Dose-Response Relationships

Dose-response data are typically associated with the dose or a function of dose (eg. As log 10 of the dose) on the x-axis and the measured effect of (reaction) plotted on the y-axis. Since the drug action is a function of dose and time, such a graph describes the dose-response relationship regardless of the time. The measured effects are often called maxima are recorded at the time of the greatest effect or under equilibrium conditions (eg., During a continuous infusion). Drug effects can be quantified at the molecular, cellular, tissue, organ, or organism Organsystem- level.

Regardless of how a drug effect occurs – by bonding or chemical interaction – the concentration of the drug at the site of action, the effect controls. However, the ratio of response to concentration can be complex and is often not linear. The relationship between drug dose, regardless of the dosage form, and the drug concentration at the cellular level is much more complex (s. Pharmacokinetics). Dose-response data are typically associated with the dose or a function of dose (eg. As log 10 of the dose) on the x-axis and the measured effect of (reaction) plotted on the y-axis. Since the drug action is a function of dose and time, such a graph describes the dose-response relationship regardless of the time. The measured effects are often called maxima are recorded at the time of the greatest effect or under equilibrium conditions (eg., During a continuous infusion). Drug effects can be quantified at the molecular, cellular, tissue, organ, or organism Organsystem- level. A hypothetical dose-response relationship has varying pattern (Hypothetical dose-response relationship.) Efficacy (position of the curve along the dose-axis) The maximum efficacy or ceiling effect (maximum achievable response) decrease (change in response per unit dose) In addition, occurs on a biological variation (variation in the extent of reaction among the test persons of the same population who receive the same drug). The graphical representation of the dose-response curves of drugs which were tested under identical conditions can, when comparing the pharmacological profile of drugs useful (comparison of the dose-response curves.). This information is useful in determining the dose required to achieve a desired reaction. The dose-response relationship, including the principles of pharmacokinetics and pharmacodynamics, determines the required dose and frequency of administration as well as the therapeutic index of a drug in a population. The therapeutic index (ratio of the minimum toxic concentration for the median effective concentration) helps to determine efficacy and safety of a drug. An increase in the dose of drug with a narrow therapeutic index increases the likelihood of toxicity or inefficacy of the drug. However, this trumps can differ depending on population and are influenced by patient-related factors such. N. pregnancy, age and organ function (eg. As appriciated GFR). Hypothetical dose-response relationship. Comparison of the dose-response curves. Drug X has a greater biological activity per dose equivalent and therefore more potency than drug Y, or Z. drug X and Z have the same activity, as evidenced by their maximum attainable reaction (ceiling effect) is expressed. Y drug but has a higher potency as a drug Z, its maximum effectiveness is lower.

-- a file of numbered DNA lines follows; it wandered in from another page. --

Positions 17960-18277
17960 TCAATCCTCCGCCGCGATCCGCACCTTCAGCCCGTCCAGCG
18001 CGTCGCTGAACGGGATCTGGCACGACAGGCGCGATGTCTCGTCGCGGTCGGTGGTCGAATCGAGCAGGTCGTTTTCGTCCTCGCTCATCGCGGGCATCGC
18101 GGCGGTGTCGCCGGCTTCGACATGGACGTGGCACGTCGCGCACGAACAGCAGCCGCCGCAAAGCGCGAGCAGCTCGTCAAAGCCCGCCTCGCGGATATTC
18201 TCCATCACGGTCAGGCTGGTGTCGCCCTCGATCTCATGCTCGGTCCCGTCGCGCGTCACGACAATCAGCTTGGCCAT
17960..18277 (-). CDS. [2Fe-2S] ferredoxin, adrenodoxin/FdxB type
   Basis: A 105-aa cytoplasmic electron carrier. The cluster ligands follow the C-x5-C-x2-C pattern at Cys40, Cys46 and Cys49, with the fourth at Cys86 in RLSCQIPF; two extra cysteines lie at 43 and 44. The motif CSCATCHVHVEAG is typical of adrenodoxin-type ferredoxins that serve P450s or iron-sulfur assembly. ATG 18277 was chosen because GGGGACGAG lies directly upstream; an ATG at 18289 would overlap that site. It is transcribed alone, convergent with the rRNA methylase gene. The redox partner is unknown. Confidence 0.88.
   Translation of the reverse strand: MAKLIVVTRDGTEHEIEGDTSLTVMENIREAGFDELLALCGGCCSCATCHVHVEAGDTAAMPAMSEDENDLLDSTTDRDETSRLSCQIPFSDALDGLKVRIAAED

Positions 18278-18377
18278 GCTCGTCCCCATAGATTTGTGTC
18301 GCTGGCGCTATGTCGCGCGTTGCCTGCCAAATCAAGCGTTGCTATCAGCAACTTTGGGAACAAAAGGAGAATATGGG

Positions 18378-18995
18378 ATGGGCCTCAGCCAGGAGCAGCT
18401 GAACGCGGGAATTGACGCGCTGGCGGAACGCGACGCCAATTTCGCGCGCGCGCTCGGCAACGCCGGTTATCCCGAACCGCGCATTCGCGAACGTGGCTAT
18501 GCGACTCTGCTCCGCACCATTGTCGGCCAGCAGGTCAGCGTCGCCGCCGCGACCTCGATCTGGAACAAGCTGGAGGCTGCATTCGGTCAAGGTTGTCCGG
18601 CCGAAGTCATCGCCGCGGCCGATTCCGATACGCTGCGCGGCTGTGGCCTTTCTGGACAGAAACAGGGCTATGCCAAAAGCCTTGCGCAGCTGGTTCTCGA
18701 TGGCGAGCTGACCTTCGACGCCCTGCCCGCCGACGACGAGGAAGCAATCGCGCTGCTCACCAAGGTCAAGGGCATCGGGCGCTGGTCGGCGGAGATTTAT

Health Life Media Team

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